Monday, June 05, 2023

DEQ mails letters on car-wrecking yard

by Alan Lewis Gerstenecker
| September 25, 2012 11:42 AM

The Department of Environmental Quality’s preparation of an Environmental Assessment for a proposed vehicle-wrecking facility adjacent to J. Neils Park has at least one neighbor feeling as if the project is very close to being approved.

In a letter from the agency to Stephen and Patricia Dalby, of 58 Edgewater Drive, the DEQ informs the Dalbys and other neighbors of the proposed action and to determine whether it may have significant effect on the human environment. The letter, from Carda Taylor of the Motor Vehicle Recycling and Disposal Program, is dated Aug. 27 and states the Environmental Assessment “will be circulated for a period of 30 days at which time a decision will be made as to our future action.”

At issue is a request by Robert Payne, doing business as Payne Logging Co., to open a motor-vehicle wrecking facility on his property at 99 My Road, adjacent to J. Neils Park.

At a public hearing on Jan. 18 during a Lincoln County Commissioners meeting, Payne informed the board of his intentions on the 12.7-acre site.

The hearing was well-attended by neighbors in opposition to the proposal, among them the Dalbys, Patricia and Stephen.

“Personally, I feel like why do this in a residential area,” Stephen Dalby said Wednesday at his home. “Yes, I do feel like if they’re at this point in the process, it’ll happen.”

Dalby, who is an attorney, said the decision should never have gotten to the DEQ.

“The Commissioners just ignored it,” Dalby said. “By not making a decision, I guess they think it was a way of compromising. All they had to do was disapprove this,” said Dalby, who also own a home on Manor Drive, which is closer to the proposed site than their home on Edgewater.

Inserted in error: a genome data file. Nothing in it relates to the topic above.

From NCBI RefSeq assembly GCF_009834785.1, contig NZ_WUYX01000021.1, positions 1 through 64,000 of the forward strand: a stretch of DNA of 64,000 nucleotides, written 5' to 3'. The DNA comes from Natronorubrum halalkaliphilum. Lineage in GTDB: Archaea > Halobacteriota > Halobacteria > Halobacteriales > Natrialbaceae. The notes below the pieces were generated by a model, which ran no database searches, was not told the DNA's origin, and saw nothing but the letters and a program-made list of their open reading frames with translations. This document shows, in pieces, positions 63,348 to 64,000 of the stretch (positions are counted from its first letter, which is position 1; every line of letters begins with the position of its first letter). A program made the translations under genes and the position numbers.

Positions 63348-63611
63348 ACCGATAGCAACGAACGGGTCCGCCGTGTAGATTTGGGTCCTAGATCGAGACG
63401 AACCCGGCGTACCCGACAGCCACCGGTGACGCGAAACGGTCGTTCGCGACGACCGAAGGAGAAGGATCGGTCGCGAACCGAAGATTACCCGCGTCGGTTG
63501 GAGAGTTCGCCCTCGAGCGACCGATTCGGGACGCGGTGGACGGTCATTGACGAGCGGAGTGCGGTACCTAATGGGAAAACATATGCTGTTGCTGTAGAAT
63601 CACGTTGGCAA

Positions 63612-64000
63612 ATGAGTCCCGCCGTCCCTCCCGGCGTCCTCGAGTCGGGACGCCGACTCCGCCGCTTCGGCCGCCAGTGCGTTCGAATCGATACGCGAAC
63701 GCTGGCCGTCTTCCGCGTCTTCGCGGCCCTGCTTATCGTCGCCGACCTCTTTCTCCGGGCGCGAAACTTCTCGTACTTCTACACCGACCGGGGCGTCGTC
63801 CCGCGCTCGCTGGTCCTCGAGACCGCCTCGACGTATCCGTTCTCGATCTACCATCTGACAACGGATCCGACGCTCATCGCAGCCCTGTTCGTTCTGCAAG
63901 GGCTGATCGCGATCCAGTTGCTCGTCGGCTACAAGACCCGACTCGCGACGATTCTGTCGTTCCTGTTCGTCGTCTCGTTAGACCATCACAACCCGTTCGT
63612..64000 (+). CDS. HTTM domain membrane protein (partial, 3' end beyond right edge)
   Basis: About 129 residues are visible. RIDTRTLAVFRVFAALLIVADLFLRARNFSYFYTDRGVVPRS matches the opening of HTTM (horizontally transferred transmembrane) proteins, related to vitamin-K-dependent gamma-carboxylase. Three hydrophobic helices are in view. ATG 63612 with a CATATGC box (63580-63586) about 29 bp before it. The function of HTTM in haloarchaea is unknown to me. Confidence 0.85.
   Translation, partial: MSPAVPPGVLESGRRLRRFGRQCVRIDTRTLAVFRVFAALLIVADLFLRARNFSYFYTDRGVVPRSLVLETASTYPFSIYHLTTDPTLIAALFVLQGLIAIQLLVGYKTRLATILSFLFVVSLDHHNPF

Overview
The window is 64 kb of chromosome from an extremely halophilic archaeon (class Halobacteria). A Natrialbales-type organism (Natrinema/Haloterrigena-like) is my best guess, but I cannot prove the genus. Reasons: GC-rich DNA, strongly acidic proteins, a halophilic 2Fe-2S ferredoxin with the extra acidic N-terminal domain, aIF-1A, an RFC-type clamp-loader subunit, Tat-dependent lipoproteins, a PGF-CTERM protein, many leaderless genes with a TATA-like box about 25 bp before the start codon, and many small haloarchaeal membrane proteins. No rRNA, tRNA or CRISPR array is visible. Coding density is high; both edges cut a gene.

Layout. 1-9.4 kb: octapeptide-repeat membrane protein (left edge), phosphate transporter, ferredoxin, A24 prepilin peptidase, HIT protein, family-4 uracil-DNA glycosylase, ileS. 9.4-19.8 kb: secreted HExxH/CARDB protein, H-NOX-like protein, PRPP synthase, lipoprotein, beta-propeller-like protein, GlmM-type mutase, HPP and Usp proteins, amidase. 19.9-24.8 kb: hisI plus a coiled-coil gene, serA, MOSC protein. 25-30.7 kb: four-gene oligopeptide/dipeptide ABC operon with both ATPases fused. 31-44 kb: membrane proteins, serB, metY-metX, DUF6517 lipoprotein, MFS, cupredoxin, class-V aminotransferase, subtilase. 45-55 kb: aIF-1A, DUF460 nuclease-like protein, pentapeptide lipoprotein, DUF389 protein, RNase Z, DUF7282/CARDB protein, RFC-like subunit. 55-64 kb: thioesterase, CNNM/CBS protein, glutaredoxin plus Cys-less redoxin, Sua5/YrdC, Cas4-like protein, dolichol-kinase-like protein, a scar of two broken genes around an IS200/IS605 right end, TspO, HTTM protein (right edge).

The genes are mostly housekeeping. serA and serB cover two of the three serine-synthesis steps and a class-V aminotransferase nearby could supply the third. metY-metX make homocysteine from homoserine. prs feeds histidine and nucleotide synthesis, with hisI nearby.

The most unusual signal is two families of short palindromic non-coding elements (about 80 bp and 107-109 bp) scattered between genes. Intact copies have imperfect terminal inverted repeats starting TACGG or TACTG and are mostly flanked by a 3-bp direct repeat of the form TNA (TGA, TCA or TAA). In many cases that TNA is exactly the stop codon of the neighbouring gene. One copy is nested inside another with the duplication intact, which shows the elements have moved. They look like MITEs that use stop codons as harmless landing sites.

Payne, reached also reached Wednesday, said he is moving forward as if the proposal was pending.

“We’re hopeful,” Payne said. “But is this really a story?”

According to the original proposal, which included Payne’s 12.7-acre parcel, the actual wrecking yard, as described in the latest nine-page letter received by the Dalbys and neighbors, states the site will be 3.15 acres, or about a fourth of the original proposal.

The criteria for an auto-wrecking facility requires junked cars be obscured from view, requiring views be obstructed up to six-feet high. On the Payne site, the DEQ states vegetation and planned cargo containers will meet view-obstruction criteria.

If approved, Payne will be allowed to 1.) buy, sell or deal in four or more vehicles per year of a type required to be licensed, for the purpose of wrecking, dismantling, disassembling or substantially altering the form of vehicles; 2.) buy or sell component parts in whole or in part, and deal in second-hand junk vehicles; 3.) purchase wrecked vehicles from insurance companies; 4.) recycle all the ferrous metals and non-ferrous metals that were not sold to the general public.

If approved, Payne 1.) will purchase junk vehicles from the general public, which the DEQ states will improve the asthetics of the community; 2.) will be required to shield the facility from the public, and 3.) will be required to handle all the automotive waste in an environmentally safe manner, including all fuels, oils, lubricants, CFCs and other liquid materials. 

In a preliminary assessment included in the nine-page package sent to neighbors, the potential impact to the physical environment — a listing of nine criteria — states there will be minimal to no impact by granting the proposal. Assessing the potential impact on humans — taking 11 factors into consideration — the review states only minimal impact.